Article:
Re-envisioning the future of the Houston Astrodome

The Houston Astrodome is the former home to many Houston sports teams, but it’s gone unused for the past decade. Now a local architect has a plan to re-envision the future of the stadium.

TRANSCRIPT

The Houston Astrodome is the former home of many Houston sports teams, but it's gone unused for the past decade.

Now a local architect has a plan to re-envision the future of the stadium.

Here's a look.

The striking new Astrodome is the new $31 million home of the Houston Astros.

♪♪

Been around since 1965.

A dome stadium, it holds nearly 50,000 for a baseball game.

♪♪

People grew up going to ballgames there.

All kinds of events happened there.

Plastic ceiling makes it an all-weather stadium.

♪♪

When it was built, there was nothing like it.

There was nothing even close to the 643-foot span.

It was never done before.

The winner by a technical knockout and still heavyweight champion of the world, Cassius Clay!

What I think is really important about the dome is that it has these kind of individual meanings for different people.

It has to do with what went on inside, what event you saw, who you were with.

And as the Astrodome gets ready to shut its doors after 35 years of hosting Major League Baseball...

I realized this building is very important to Houston, and I started thinking about it as an architect, and, the more I looked at it, the biggest innovation in the dome is in the engineering.

So I thought, 'Well, let's remove the exterior envelope and celebrate the structure.'

But then you have this kind of problem where, 'What do you do with that?'

I've worked for a lot of architects all over the world, and the ones that I really enjoyed working for are ones who kind of look at every problem differently and come up with different solutions.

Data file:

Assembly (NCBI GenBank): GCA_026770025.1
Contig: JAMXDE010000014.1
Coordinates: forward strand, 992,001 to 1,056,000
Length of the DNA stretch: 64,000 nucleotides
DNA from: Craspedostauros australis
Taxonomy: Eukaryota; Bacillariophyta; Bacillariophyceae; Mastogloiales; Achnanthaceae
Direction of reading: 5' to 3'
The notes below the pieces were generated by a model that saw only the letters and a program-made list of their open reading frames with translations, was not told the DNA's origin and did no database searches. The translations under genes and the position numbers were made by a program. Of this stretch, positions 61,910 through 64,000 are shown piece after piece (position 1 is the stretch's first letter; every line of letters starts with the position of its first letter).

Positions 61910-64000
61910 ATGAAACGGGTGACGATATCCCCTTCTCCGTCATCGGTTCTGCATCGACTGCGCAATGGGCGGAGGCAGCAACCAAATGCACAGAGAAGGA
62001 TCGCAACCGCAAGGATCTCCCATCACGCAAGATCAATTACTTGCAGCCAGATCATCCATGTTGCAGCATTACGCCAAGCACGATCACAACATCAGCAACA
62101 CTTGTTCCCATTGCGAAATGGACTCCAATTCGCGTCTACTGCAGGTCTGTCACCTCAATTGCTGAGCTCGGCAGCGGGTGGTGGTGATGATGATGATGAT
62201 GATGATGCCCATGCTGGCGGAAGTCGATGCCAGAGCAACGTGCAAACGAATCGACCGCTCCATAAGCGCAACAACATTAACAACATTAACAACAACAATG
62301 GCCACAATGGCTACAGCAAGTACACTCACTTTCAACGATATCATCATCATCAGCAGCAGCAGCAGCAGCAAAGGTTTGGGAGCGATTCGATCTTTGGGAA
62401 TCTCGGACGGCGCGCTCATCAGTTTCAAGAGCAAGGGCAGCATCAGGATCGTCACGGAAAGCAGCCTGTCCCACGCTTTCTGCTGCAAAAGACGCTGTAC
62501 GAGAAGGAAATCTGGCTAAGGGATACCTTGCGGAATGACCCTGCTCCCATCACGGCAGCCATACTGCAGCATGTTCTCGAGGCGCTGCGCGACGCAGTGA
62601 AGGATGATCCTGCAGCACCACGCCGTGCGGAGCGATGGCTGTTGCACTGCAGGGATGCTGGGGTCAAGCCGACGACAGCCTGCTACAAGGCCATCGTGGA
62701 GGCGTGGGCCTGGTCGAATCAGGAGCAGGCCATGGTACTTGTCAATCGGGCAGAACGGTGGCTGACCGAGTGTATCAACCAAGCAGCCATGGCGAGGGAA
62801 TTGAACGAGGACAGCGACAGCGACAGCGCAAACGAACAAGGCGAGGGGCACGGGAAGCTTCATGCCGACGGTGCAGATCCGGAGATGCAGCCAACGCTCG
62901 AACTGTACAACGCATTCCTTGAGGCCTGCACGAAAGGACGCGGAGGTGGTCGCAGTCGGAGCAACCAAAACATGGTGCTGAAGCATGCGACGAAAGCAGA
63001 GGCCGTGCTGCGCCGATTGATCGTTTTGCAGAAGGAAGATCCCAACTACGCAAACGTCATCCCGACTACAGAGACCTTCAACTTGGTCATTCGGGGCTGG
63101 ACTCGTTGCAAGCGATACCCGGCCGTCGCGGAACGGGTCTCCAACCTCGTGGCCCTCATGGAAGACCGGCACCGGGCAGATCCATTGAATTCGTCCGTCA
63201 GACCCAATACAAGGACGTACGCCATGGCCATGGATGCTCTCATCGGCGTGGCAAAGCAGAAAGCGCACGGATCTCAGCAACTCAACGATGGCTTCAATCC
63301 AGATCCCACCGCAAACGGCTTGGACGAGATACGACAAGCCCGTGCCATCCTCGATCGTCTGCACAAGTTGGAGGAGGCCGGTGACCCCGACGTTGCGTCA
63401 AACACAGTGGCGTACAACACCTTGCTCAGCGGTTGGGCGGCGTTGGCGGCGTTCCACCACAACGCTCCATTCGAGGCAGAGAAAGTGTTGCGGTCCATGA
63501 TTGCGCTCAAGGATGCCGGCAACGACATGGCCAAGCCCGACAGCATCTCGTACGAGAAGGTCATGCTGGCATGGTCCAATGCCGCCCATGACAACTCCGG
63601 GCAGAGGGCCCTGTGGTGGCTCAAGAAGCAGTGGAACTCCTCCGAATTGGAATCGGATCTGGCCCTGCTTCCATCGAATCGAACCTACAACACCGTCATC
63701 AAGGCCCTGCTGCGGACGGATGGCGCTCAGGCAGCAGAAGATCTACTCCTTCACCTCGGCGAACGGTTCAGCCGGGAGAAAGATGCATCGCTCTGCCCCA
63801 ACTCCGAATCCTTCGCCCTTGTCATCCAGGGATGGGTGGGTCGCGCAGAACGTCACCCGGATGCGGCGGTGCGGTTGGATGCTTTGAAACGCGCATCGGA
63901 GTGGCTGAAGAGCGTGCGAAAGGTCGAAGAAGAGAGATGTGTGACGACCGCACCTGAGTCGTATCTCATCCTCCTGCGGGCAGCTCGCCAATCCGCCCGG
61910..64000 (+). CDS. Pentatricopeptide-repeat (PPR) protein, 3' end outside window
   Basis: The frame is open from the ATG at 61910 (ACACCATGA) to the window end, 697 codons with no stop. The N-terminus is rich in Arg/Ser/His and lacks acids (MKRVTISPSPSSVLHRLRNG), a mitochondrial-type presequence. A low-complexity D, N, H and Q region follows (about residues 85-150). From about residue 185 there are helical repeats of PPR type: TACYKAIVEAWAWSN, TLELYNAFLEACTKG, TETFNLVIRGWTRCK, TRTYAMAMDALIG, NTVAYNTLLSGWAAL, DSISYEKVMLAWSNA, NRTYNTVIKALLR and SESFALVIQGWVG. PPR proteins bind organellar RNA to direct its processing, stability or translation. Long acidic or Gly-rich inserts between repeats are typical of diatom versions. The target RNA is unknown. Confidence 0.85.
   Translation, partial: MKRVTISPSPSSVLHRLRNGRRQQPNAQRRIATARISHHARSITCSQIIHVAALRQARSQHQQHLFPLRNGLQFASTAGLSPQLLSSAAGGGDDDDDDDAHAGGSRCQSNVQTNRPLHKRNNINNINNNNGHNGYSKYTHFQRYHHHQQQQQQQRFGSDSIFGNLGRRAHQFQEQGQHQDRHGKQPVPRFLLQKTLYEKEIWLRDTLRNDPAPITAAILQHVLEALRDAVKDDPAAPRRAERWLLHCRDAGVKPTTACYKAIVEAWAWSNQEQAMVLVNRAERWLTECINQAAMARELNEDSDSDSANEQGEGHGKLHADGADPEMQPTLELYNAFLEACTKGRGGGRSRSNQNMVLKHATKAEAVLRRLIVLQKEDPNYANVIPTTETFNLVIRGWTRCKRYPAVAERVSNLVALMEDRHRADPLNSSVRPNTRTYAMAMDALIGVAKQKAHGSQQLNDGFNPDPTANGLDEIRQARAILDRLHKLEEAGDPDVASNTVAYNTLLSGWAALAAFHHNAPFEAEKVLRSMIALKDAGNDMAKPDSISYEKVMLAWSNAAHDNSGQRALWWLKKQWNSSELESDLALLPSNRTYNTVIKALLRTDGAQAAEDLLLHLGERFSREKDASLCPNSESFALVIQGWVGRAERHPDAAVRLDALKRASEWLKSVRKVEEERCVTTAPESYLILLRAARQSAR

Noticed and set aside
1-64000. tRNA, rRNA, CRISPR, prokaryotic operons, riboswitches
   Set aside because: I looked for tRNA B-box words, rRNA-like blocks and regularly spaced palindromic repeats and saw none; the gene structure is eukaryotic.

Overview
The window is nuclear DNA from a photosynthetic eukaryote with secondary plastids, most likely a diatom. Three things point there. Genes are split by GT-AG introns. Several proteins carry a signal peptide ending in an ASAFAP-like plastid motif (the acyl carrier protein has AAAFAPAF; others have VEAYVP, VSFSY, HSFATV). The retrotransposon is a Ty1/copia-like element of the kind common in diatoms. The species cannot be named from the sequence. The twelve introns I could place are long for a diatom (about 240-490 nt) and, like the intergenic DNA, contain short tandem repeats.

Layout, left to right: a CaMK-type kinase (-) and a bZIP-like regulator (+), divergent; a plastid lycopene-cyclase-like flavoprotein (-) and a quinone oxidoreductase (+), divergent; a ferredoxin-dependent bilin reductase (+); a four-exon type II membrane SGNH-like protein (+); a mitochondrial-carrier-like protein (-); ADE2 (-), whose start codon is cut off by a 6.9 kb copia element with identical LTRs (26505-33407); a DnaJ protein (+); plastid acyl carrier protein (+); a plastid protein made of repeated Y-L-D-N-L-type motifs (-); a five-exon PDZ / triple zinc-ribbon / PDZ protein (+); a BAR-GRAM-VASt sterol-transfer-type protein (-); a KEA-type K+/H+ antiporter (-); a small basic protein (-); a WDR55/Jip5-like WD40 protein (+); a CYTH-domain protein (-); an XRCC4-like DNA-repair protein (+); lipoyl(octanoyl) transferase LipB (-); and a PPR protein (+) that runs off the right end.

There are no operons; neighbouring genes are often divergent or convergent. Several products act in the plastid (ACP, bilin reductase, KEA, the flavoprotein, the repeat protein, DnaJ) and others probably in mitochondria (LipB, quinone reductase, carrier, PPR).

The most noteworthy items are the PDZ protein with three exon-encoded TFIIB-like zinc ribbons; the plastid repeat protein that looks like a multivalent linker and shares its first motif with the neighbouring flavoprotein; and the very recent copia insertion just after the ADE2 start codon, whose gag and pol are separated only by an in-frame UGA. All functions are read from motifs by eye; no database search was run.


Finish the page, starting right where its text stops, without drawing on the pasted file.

North and South boulevards are very famous for the live oak trees.

It's kind of like an unexposed structure.

And then, on top of that, it has a kind of infrastructure that lives on it, which is incredible.

It has ferns and birds and squirrels' nests, and it's just a really amazing experience just to walk under those trees and experience the shade, also, that you get from it.

It's not quite an enclosed space, and it's not quite unenclosed.

That's what the dome would become.

It's just an enormous scale.

♪♪ So that became the 'A-Dome' park.

I have a partner in this, Ben Olschner.

Architects want to make the world sort of a better place.

♪♪ This is a concept.

I'm not saying this is what's moving forward.

The dome is currently surrounded by parking.

There's 26,000 parking spaces.

And what happens is the sun shines down on that black asphalt, and the heat actually radiates off the asphalt.

Actually, the temperature rises.

There's a term for it called a 'heat island.'

So, we surround the dome with a park, almost 40 acres, so that park space would be a shaded, cooled space with water-absorbing grass surface around it.

One of the highlight features of it would be a ramp that goes all the way to the top of the dome.

So you could imagine running up there in the morning.

It would be almost a two-mile run to the top of the dome.

You could imagine walking or running up there in the morning and seeing the sun rise over the gulf.

And then the center of the dome, we call this other piece of infrastructure the 'Great Floor.'

And the Great Floor would be a place where any kind of event can happen -- a rock concert, the rodeo, anything you could imagine.

To have the dome unenclosed and to have this infrastructure in it would be really an incredibly unique feature for the city.

It would be like the Eiffel Tower of Houston.

We've had tremendous response to our project.

People feel like that would be a very attractive thing to do with the Astrodome.

You know, it's not a baseball stadium anymore.

They play downtown.

It's not a football stadium.

There's a football stadium right next to it.

So what is it?

That's the question, right?